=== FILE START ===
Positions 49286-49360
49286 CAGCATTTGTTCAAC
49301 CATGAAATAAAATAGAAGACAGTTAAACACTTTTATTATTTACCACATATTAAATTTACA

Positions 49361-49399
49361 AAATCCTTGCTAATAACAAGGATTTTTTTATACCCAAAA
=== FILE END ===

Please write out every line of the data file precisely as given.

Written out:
Positions 49286-49360
49286 CAGCATTTGTTCAAC
49301 CATGAAATAAAATAGAAGACAGTTAAACACTTTTATTATTTACCACATATTAAATTTACA

Positions 49361-49399
49361 AAATCCTTGCTAATAACAAGGATTTTTTTATACCCAAAA